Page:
But, obviously, they cannot be your only protection. Just because they signed on the dotted line for your SLA, it does not mean they have all the other protections in place. A variety of searches and sources will give you an even larger variety of concerns or security issues around cloud computing, but ultimately, they boil down to a limited set of real issues.
1. Identity Management/Access control
2. Data/System Segregation/Co-location
4. Compliance Proof
Identity Management/Access Control
There are several issues at play here. First of all, the cloud provider needs to have sufficient physical access controls that they can effectively control and monitor who has physical access to the systems that house any data. Only duly authorized staff should have physical access to any device that houses or provides access to any client data.
Extend this further by using a strong access mechanism throughout the cloud. Not only for all provider administrative users, but for any outside clients who have administrative access to their data from the outside world. You need to have assurance that only you can access your data – that someone else logging in will not get access to your environment.
If someone else is logging in, they need to be able to know that it is not me, and need to control access accordingly.
At the same time, when I log in, they need to be able to absolutely know that it is me. If I am requesting an extension in service or coverage, or cancelling some service, or submitting some other change request, they need to be able to verify with authority that it is me doing so. This is required to help make sure that only I can submit authorized changes on my account, but to also make sure that if they get a change request that I cannot suddenly say “it wasn’t me!” When evaluating a cloud provider’s identity management capabilities, the ability to ensure non-repudiation is not quite as important as insuring authorized access, but it is close.
This is the big bad problem when talking about the cloud. When you are talking about the nebulous “cloud”, how do you make sure that your data is not mixed with someone else’s? How do you make sure that your applications are pointing to only your data, and are never using my database? This segregation is the single largest issue in cloud computing and potential adoption amongst the masses.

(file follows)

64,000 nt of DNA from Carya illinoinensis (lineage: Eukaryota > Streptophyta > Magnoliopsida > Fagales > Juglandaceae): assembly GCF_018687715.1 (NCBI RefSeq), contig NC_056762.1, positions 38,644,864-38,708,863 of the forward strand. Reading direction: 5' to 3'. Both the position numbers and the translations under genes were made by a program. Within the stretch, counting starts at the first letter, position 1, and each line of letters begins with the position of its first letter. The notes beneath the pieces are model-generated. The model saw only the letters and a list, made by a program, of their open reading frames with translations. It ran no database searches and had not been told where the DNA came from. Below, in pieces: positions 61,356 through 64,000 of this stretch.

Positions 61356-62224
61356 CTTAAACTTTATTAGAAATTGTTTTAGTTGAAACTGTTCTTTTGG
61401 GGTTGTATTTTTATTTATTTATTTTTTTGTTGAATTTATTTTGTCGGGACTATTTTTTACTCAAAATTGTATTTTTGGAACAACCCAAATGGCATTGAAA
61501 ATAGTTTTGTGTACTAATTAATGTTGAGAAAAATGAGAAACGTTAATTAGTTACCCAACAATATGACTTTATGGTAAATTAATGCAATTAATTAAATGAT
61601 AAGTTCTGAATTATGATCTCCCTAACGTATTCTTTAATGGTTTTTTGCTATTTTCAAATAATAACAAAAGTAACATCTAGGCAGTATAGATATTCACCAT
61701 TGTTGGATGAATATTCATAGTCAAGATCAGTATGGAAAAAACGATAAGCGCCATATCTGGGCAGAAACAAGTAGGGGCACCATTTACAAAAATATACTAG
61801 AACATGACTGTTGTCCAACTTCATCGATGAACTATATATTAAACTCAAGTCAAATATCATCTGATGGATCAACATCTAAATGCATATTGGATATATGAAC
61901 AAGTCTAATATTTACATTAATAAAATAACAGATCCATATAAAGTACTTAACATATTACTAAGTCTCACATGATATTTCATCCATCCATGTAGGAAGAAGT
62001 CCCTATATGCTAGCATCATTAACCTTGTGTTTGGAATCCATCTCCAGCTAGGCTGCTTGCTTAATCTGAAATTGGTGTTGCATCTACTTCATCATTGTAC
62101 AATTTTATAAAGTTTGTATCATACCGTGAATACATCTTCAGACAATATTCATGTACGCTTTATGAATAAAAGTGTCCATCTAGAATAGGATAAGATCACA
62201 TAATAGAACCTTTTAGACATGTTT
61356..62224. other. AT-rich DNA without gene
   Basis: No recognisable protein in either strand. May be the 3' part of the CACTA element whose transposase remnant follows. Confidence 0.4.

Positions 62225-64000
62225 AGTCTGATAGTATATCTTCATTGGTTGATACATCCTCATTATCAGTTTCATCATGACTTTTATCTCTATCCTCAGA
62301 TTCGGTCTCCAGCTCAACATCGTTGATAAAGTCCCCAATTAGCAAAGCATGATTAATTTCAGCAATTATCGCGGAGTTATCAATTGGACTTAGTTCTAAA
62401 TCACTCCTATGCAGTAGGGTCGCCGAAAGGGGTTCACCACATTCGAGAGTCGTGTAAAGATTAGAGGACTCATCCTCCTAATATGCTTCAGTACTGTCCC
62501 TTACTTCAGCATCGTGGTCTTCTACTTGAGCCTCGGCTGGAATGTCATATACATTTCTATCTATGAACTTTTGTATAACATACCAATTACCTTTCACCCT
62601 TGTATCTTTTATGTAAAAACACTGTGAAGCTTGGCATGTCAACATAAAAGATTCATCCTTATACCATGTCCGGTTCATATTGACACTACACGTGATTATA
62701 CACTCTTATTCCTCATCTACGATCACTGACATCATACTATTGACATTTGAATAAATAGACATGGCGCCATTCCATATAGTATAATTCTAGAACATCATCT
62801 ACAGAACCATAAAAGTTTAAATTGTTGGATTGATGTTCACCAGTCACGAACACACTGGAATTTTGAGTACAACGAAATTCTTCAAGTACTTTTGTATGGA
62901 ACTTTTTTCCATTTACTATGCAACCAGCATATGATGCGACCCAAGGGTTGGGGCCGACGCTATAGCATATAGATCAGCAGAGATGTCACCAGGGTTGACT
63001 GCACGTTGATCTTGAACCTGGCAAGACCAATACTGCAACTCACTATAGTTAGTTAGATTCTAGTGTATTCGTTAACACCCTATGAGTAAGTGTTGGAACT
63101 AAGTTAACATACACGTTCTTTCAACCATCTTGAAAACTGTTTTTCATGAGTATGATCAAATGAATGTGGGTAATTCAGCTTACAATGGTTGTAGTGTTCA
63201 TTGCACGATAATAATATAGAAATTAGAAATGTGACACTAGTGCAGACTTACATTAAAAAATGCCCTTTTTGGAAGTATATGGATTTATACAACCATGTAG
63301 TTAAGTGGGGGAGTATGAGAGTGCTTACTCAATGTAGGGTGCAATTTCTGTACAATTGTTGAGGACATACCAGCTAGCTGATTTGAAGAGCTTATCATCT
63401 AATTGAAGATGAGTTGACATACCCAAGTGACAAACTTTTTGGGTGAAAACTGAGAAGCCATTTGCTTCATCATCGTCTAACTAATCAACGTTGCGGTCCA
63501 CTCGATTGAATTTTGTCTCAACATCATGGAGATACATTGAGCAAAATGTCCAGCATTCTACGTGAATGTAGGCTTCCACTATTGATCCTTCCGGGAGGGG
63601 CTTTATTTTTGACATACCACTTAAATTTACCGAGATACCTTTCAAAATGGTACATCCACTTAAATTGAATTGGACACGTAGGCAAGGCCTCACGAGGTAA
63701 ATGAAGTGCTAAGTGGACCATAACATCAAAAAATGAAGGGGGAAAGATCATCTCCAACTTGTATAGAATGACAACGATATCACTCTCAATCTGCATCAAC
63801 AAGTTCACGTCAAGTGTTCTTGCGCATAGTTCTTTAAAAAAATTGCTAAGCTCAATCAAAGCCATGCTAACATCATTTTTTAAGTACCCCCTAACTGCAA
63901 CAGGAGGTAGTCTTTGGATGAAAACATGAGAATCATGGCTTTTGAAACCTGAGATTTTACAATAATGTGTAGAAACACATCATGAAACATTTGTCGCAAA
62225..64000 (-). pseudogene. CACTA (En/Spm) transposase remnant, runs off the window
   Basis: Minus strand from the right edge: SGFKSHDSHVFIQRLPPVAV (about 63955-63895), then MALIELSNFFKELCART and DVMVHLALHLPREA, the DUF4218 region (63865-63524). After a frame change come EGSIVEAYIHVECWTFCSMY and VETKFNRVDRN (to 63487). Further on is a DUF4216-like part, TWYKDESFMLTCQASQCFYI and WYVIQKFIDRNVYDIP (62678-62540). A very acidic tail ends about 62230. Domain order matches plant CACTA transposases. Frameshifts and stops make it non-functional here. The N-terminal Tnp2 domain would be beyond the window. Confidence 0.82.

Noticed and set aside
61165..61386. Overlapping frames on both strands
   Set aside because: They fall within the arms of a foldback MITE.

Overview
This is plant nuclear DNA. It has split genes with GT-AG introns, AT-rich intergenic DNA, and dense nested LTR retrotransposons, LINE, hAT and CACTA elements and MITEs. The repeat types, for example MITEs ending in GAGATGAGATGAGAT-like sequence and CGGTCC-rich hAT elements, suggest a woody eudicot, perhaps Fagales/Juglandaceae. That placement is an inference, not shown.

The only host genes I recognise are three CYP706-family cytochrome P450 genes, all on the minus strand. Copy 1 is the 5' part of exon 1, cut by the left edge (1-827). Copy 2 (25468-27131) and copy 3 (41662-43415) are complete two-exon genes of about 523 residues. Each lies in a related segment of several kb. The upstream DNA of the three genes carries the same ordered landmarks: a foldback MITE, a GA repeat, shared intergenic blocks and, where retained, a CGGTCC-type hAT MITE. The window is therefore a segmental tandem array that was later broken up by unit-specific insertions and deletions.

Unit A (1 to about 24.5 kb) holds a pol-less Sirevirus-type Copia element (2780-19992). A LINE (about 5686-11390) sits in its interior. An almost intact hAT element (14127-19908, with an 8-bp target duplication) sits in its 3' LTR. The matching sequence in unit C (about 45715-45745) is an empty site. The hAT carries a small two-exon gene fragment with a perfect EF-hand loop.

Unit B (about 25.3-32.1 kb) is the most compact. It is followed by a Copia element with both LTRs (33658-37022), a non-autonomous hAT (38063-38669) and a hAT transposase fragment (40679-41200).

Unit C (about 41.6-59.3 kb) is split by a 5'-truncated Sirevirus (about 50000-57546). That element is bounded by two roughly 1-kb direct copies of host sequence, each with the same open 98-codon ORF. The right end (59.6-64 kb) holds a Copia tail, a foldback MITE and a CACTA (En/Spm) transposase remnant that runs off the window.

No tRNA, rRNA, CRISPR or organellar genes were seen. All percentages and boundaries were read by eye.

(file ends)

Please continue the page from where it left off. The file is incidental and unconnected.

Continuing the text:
We all know the value encryption brings to the table. And that is even if you don’t consider the fact that it is required by PCI and practically required by HITECH. Encryption plays best if it is unique to the specific client. My encryption key should not be the same as the encryption key of another client – we are not all the same. This actually goes a long way towards helping enforce data segregation issues as well – if we are different clients, and we have different encryption keys for all of our data, then it certainly makes it more difficult for me to see your data – especially accidentally.
Regardless of everything else that the outsourcer is doing, if you have regulatory requirements like HIPAA/HITECH, or are required to meet other standards like PCI, the cloud provider will need to provide some guaranteed level of security and controls over the systems and data. Part of the compliance issue is not just “doing stuff”, but is actually being able to prove that you are “doing stuff”. The cloud provider must be able to provide audit/compliance proof of sufficient quality that an auditor is fully satisfied that the proper controls are in place and working as designed. Again, this includes the same type of logs and reporting, the same type of proof that the auditor would require from you, or from any outsource provider.
Bottom line? Cloud computing is “new” mostly in name only. Most of this is not new ground. We have been dealing with the majority of these issues since we started outsourcing. The current “cloud” only magnifies the issues because of the additional flexibility provided by offering such service over the ‘net.